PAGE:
Life Apps – Emotional Health

At Gateway Church in Austin, we began the Life Apps series. Week one dealt with becoming emotionally healthy. Ted Beasley spoke at the McNeil campus, and I spoke at the South Campus and the Central Series.

Here are some of the thoughts we shared:

“Today we’re starting a new series applying the frameworks of Scripture to the issues we face every day.  Apps help us do life.  In this series, we’re asking, how can I access more of God’s power and wisdom every day?

Jesus gave a very powerful and practical message called the Sermon on the Mount in which he gave a picture of what it looks like to do life everyday with God – relationships, money, work, worry.  At the end of the message, Matthew writes:

The crowds were amazed at his teaching, because he taught as one who had authority, and not as their teachers of the law. (Matthew 7:28-29)

Do you want real life?  Then listen to the teacher who lived it himself.  Jesus is competent to talk to you about matters of success at work, happiness in relationships, purity in your character. Look at your own life . . . do you really believe that Jesus knows what he is talking about?  You’re going to get a chance to decide in this series if you are going to invite Jesus’ teaching into some of the most basic elements of your life, if you’re going to trust what he says.

The ability to manage emotions leads to the kind of life we desire. Jesus teaches us how to express our emotions in a healthy and godly way.

#1 Honest.  The first thing Jesus teaches us is that emotions are not meant to be hidden, they should be brought to the surface honestly.

Jesus was honest with his feelings. ‘When Jesus saw her weeping, and the Jews who had come along with her also weeping, he was deeply moved in spirit and troubled. “Where have you laid him?” he asked. “Come and see, Lord,” they replied. Jesus wept’  (John 11:33-35).  Jesus sees Mary and the others suffering needlessly without hope.  He sees them carrying this burden on their shoulders, not knowing there is a solution.  He sees the human condition.  Alone.  Scared.  Broken.  Angry.  Grieving.  The language that John uses to capture this moment mixes Jesus’ anger and grief and frustration and sorrow.  He is deeply moved in spirit and troubled.  ‘It’s not right,’ Jesus groans under his breath.  It’s not right that death and suffering has this kind of power.  It’s not right that people are blinded by despair.  It’s not right that death haunts people from cradle to grave. He grieves when we grieve.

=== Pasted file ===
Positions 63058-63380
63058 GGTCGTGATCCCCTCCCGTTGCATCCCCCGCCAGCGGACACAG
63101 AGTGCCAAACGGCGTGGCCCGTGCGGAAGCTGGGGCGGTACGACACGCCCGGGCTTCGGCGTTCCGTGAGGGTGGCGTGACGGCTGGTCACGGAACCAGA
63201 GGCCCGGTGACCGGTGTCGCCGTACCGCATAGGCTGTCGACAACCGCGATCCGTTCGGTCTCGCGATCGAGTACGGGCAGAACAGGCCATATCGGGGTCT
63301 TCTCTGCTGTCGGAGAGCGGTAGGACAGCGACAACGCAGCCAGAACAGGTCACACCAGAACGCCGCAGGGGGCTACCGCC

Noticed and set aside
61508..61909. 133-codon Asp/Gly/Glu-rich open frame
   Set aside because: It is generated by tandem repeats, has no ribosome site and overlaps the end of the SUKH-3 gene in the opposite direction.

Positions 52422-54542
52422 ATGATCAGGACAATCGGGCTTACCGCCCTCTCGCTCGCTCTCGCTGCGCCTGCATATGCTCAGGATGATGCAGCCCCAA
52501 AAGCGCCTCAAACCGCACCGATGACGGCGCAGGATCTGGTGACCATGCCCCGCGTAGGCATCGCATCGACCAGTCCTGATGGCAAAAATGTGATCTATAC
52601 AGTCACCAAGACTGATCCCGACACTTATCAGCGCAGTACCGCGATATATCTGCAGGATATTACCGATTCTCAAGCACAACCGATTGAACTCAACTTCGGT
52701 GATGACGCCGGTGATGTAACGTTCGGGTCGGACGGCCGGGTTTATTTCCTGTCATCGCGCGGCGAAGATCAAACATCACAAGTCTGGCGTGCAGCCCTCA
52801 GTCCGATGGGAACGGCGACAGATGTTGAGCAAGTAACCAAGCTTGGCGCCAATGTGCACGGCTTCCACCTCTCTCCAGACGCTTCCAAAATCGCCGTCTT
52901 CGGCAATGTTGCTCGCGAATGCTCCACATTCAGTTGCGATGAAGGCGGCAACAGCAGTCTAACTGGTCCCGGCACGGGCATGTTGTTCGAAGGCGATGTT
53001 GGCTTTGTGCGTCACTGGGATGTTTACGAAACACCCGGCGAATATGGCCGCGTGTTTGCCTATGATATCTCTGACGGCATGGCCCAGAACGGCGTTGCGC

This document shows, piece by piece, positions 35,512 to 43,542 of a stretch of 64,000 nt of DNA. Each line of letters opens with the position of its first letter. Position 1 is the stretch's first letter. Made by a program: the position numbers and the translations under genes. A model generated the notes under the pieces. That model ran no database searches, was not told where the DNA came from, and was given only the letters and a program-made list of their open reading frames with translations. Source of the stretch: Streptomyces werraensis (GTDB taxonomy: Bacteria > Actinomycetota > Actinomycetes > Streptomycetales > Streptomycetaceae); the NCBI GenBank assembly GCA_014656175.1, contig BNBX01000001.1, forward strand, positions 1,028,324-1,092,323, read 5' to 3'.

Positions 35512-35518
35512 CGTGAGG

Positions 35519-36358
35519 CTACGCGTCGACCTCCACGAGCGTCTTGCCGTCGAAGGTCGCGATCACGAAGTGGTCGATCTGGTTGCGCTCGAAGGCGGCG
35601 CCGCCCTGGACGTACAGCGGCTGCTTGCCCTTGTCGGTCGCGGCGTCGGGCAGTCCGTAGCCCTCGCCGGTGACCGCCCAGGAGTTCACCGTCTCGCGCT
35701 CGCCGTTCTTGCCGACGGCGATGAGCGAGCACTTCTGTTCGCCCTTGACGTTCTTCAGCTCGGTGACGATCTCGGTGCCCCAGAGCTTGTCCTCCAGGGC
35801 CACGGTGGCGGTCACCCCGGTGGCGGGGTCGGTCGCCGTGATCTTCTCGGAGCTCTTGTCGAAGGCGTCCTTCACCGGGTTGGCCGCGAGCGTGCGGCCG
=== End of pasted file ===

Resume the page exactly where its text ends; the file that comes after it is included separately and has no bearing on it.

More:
God is not freaked out, disappointed, surprised, or frustrated by our emotions. In fact, the opposite is closer to the truth. Suppressing our emotions, not giving voice to them, is – in a very real sense – attempting to lie to God and ourselves, something that is contrary to God’s design.  Be utterly and truly honest with God about something in prayer.  Tell him the whole truth about how you feel about something.  Imagine him listening to you.  Then imagine what he has to say in response.  And also, take a baby step this week with someone you trust.  Confess the emotion you’ve been holding in.  Explain that it’s hard for you to talk about, but just take a small risk and be honest about it.  See what God does with that.

#2 Meek.  Here’s the second descriptor of healthy emotions from the life and teachings of Jesus.  It’s that our emotions would be meek.  Now, meek has a bad reputation.  To a lot of people, meekness means weaknesses.  All lowly and humble.  But Jesus says in Matthew 5:5: Blessed are the meek for they shall inherit the earth. The biblical word for meek means, ‘Power under control.’